Chicago’s device lending plan was never going to reach all students. For starters, the need outstrips supply by about 15,000 students, according to district estimates, and roughly a third of the 100,000 devices that leaders promised are back-ordered and expected to arrive next week. Meanwhile, home Internet access continues to be a stumbling block for some families. (The district points parents to one provider’s “Internet essentials” package that offers some customers free Wi-Fi for 60 days but has come under some scrutiny; the district also said Thursday it had spent $2.5 million to purchase 11,200 Internet “hot spots,” with four months of free Wi-Fi, for students who are homeless or in temporary living situations.)
At Scott Joplin Elementary, a majority black school not far from Richardson where nearly every family is low-income, Principal Alene Mason said that of about 420 students, the school has reached all but 85, representing about 50 families once siblings are accounted for. She, too, faces the juggling act of stoking participation among those who’ve logged on to school, while also trying to track down those who haven’t.
In daily staff meetings held online each morning, teachers discuss how to keep students engaged. One teacher has been providing her students clues all week about the destination for a virtual class field trip. Another issued a video prompt — how students can keep themselves safe during the COVID-19 outbreak — and asked students to film infomercials geared toward teens, then share them via Google Classroom. She’s weighing how to move online a tradition at the school: homeroom competitions for attendance that win classrooms a coveted trophy.
On the first day, when participation numbers were low in one class, “one of my teachers got creative and said, ‘Go phone a friend,’” Mason said. It worked. Minutes later, new faces appeared.
Beyond start-up challenges, she wonders how and when to surface new material, knowing some students may never log on and risk falling even further behind.
“How are we prepping them for next school year?” she asked, adding that she is brainstorming with her teachers, who are enthusiastic about helping find answers. “How can we actually get that quality assessment of where they are and how much they have learned?”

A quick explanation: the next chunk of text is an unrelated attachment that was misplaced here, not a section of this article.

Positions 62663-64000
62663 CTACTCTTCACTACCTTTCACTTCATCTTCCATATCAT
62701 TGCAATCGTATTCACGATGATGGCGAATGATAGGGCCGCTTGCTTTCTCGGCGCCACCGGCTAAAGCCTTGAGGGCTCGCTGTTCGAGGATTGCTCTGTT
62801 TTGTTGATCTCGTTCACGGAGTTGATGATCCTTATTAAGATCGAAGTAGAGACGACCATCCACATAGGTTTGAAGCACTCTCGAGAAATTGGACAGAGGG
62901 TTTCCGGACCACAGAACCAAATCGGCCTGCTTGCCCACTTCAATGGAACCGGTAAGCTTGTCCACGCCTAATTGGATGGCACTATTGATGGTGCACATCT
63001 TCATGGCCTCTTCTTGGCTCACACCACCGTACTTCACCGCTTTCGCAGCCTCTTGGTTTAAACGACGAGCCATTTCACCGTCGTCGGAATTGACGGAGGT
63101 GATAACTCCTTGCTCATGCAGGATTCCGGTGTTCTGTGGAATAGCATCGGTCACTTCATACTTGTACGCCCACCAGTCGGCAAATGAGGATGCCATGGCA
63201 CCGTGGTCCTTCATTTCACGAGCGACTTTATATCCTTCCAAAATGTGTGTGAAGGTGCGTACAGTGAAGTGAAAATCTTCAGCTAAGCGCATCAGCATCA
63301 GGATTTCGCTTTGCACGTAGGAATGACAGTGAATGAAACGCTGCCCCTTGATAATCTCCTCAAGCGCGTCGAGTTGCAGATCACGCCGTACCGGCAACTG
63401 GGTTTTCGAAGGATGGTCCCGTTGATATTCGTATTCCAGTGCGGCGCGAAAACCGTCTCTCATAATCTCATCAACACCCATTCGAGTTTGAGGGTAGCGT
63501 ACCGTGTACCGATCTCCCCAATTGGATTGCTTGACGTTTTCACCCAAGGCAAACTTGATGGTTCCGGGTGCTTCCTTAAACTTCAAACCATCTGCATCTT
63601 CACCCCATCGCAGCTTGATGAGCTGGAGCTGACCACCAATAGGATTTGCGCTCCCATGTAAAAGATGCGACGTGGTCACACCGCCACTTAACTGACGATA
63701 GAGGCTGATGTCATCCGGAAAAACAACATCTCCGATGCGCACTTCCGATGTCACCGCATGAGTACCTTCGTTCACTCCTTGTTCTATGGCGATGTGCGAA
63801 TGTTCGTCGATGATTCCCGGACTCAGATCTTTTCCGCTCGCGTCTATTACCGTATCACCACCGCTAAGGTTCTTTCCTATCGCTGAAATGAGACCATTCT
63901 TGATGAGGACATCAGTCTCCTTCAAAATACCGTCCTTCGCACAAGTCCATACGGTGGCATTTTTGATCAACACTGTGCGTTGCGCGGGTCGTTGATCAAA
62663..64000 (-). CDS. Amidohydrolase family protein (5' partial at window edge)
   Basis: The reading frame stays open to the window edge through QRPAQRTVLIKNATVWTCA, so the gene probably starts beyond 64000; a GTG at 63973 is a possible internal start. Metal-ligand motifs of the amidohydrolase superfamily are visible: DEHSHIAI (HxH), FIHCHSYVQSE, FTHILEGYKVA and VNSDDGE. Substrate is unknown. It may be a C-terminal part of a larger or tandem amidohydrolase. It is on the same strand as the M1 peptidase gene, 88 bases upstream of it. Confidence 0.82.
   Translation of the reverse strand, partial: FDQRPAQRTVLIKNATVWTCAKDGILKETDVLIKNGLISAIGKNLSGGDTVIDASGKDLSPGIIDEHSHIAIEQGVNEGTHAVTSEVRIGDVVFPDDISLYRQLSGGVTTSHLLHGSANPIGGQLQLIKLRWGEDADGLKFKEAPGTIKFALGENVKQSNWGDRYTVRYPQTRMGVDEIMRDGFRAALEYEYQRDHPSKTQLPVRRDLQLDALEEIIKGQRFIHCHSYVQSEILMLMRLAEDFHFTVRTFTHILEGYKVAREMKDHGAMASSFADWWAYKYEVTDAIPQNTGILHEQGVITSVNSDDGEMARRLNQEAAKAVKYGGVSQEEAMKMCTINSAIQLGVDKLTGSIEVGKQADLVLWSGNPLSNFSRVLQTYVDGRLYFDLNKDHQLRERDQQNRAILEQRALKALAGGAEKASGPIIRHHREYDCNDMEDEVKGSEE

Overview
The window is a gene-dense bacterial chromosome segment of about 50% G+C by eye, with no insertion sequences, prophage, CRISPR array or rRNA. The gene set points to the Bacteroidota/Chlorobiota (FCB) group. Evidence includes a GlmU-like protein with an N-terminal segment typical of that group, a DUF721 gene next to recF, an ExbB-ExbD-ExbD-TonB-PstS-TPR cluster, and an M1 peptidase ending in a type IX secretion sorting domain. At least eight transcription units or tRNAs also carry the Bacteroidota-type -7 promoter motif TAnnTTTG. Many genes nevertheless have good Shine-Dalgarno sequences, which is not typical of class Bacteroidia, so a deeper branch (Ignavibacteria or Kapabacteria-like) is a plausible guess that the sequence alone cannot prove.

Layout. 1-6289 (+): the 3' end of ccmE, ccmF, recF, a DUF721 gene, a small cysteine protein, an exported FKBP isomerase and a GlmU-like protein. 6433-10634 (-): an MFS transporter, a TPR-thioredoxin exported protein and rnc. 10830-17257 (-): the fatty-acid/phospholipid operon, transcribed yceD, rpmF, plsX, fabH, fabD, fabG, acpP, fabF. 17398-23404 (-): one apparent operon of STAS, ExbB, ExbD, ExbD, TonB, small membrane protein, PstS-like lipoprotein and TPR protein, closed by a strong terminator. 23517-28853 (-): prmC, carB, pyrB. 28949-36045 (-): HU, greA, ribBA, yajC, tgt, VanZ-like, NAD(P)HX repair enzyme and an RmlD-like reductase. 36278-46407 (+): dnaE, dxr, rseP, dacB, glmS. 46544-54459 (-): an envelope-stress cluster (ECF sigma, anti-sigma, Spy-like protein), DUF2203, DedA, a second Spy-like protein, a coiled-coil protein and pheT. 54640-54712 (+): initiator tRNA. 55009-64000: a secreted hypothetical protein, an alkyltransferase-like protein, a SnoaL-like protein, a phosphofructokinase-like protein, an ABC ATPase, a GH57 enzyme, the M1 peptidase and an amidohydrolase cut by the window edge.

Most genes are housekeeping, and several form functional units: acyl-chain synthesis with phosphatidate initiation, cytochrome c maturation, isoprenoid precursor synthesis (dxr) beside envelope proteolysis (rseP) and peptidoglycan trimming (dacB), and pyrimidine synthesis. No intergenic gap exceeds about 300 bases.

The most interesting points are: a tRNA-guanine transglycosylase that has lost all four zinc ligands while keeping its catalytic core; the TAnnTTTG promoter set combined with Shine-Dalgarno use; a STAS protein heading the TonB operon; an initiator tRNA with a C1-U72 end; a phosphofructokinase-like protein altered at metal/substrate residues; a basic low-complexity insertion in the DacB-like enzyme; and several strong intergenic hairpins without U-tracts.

Mason said she thinks often about how the disruption will impact schooling, and said one silver lining is that her parents are more involved than ever before. “Parents are coming in and saying hello on the video screen,” she said.
Judith Allen, the chief operating officer of the non-profit organization Communities in Schools, which staffs 31 schools with family liaisons and has a new hotline to troubleshoot remote learning problems, said that keeping parents engaged in distance learning will help schools boost participation rates in the short term and could forge more enduring connections between homes and schools.
Before the pandemic closed school buildings, “the contact that parents would get from a teacher was often negative. But now we’re seeing a shift here that is more positive,” Allen said. “That’s the context here for conversations between teachers and parents: Let’s focus on what the student is doing right.”
For the Padilla sisters, the loaner devices signal a new start. After admitting that their motivation had sagged in the early weeks of the stay-at-home orders, when schools sent home paper packets but online assignments varied widely depending on the school or teacher, the twins said they now plan to revisit a project about goddesses — one is studying Athena, another Demeter.
Their elder sister, Melissa, who attends a nearby selective enrollment high school, said that she felt newly energized by her school’s plan to focus on a topic a day — think science on Mondays, math on Wednesdays — and her new loaner Chromebook. She’d grown tired of staring at Advanced Placement review videos on her phone.
She said it helps to have a goal to focus on: Hers is studying for three upcoming AP exams, on which if she scores a 3 or higher will earn her college credit. “I want to be ready.”